I asked a fleeing protester what had happened.

"Don't walk alongside me," pleaded the woman, named Zhao, staring straight ahead. "The police will detain me."

I first met Tess Johnston in the late 1990s in a yellow, stucco apartment building where she lived in Shanghai's former French Concession. As was her habit, she dropped the key from her third-floor window and I let myself in.

Her drafty apartment was crammed with books and street maps. Over tea, Johnston, then in her late 60s, regaled me with her latest adventures, rushing through the city's back alleys to photograph old European-style villas before they succumbed to sledge hammers.

It's 9:30 on a Thursday night and Chinese and foreign jazz fans descend on the JZ Club in Shanghai's former French Concession. Glasses clink and the splashing sound of cymbals ripple through a cabaret setting bathed in soft red light.

Andrew Field, an American historian, says clubs like JZ represent a return to Shanghai's cosmopolitan past.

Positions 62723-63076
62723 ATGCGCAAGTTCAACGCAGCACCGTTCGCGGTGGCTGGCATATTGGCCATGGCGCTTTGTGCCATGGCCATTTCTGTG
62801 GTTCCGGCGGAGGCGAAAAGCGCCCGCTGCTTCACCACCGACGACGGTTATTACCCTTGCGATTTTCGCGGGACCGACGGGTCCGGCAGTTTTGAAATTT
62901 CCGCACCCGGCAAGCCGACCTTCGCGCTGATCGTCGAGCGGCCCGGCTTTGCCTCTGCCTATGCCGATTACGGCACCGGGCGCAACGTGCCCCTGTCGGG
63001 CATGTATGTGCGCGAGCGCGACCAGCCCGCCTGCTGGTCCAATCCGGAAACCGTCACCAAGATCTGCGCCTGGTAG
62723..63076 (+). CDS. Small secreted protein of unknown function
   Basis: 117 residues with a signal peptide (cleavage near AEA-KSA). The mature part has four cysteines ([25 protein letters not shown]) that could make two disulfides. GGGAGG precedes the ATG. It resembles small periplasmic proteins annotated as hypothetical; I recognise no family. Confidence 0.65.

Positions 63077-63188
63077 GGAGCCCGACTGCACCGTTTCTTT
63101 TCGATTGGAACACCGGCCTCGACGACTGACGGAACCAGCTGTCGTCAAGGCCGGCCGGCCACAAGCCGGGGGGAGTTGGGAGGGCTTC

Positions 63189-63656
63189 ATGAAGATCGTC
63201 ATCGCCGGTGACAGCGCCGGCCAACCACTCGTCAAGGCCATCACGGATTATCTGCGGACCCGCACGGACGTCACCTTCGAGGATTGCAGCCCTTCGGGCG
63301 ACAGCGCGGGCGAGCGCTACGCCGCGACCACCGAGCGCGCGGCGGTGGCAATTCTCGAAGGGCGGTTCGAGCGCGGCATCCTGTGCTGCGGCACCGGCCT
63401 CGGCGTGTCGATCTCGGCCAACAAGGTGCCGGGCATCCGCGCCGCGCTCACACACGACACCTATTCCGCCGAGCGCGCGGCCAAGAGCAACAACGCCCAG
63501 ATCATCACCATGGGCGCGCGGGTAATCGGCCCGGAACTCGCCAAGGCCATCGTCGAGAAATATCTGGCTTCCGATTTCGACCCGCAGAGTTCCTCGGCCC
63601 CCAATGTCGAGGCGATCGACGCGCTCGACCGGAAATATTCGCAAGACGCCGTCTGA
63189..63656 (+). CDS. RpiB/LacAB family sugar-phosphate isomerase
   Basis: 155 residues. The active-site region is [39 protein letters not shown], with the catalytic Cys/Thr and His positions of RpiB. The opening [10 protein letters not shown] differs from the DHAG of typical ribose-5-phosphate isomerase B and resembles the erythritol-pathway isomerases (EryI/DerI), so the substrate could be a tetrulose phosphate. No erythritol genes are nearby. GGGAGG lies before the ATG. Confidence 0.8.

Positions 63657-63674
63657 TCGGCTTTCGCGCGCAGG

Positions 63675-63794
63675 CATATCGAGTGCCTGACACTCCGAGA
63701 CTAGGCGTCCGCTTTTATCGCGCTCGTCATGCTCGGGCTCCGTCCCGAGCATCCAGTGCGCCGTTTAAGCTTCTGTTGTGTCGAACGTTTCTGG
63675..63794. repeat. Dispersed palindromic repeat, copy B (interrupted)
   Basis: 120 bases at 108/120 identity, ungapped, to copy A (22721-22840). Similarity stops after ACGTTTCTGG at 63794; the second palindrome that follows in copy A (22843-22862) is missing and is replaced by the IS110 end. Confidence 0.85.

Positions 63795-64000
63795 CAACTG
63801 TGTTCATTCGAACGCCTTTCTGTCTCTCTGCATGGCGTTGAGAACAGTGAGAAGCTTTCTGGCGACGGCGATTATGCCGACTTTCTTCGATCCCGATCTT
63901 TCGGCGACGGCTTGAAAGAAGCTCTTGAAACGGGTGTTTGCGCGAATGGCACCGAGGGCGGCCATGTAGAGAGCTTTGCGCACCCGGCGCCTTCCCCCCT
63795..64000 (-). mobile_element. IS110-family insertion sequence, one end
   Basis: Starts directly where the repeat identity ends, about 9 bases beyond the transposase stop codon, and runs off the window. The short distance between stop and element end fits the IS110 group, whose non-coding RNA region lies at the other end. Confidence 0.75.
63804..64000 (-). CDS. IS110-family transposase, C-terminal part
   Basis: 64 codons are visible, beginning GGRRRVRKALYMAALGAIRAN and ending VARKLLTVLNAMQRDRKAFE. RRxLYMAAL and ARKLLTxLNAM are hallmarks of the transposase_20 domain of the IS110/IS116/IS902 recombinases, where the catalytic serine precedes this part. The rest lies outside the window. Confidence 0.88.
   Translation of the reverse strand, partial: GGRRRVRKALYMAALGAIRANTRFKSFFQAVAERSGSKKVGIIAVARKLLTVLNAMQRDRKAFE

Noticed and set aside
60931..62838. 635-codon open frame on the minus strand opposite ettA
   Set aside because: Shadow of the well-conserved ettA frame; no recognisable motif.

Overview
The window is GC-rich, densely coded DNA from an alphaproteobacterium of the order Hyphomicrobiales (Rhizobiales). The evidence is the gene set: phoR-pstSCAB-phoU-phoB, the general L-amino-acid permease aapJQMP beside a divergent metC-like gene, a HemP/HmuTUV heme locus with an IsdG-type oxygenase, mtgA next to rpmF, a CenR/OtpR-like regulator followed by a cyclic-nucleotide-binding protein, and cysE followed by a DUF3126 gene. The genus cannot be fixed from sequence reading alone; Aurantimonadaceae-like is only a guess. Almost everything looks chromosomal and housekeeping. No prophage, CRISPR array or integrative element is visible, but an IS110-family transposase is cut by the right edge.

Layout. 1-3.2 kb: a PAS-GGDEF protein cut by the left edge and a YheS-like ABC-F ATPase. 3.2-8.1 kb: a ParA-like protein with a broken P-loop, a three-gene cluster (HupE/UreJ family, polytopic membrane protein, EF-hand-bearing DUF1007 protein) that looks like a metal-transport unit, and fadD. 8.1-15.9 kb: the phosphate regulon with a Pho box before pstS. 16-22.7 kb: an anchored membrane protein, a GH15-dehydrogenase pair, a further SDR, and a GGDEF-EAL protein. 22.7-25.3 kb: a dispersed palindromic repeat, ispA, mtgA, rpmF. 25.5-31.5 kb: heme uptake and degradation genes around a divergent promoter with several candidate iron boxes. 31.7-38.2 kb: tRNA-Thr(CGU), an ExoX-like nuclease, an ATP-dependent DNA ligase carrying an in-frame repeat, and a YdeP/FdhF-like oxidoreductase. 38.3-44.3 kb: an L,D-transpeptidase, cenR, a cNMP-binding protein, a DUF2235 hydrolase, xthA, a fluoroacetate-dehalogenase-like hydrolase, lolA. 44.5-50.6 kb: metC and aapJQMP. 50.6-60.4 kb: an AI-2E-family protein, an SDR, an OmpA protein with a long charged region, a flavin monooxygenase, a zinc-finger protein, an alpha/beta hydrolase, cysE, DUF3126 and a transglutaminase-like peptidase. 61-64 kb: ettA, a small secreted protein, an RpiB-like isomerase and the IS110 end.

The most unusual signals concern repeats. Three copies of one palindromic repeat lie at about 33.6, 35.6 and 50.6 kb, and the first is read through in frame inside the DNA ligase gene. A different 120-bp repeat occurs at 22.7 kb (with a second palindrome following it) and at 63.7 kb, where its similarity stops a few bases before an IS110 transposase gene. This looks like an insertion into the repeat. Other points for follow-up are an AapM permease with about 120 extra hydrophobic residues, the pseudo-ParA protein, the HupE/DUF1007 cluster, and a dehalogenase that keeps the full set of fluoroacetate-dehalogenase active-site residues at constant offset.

China's economy isn't doing too well these days, but you wouldn't know it from the government's real estate transaction center in Shanghai's Baoshan district. Hundreds of people jam the office every day to put in paperwork for homes they've just purchased. The crowds are so loud and anxious that guards wearing white hardhats and wielding bullhorns patrol the lines to keep order.

Last summer, a Chinese-American woman and NPR listener reached out with an unusual request. She asked me to help find her sister, who'd vanished in the mountains of Yunnan province in southwest China.

"My little sister has been missing since Nov. 23, 2013," the woman wrote in an email. "She married a farmer in a remote village and was abused by her husband shortly after her marriage. She escaped from him after a few abuses."

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RENEE MONTAGNE, HOST:

And this morning, we're listening to people who've been following the U.S. presidential election from afar, voices from around the world. Let's turn now to NPR's Frank Langfitt, who's based in Shanghai.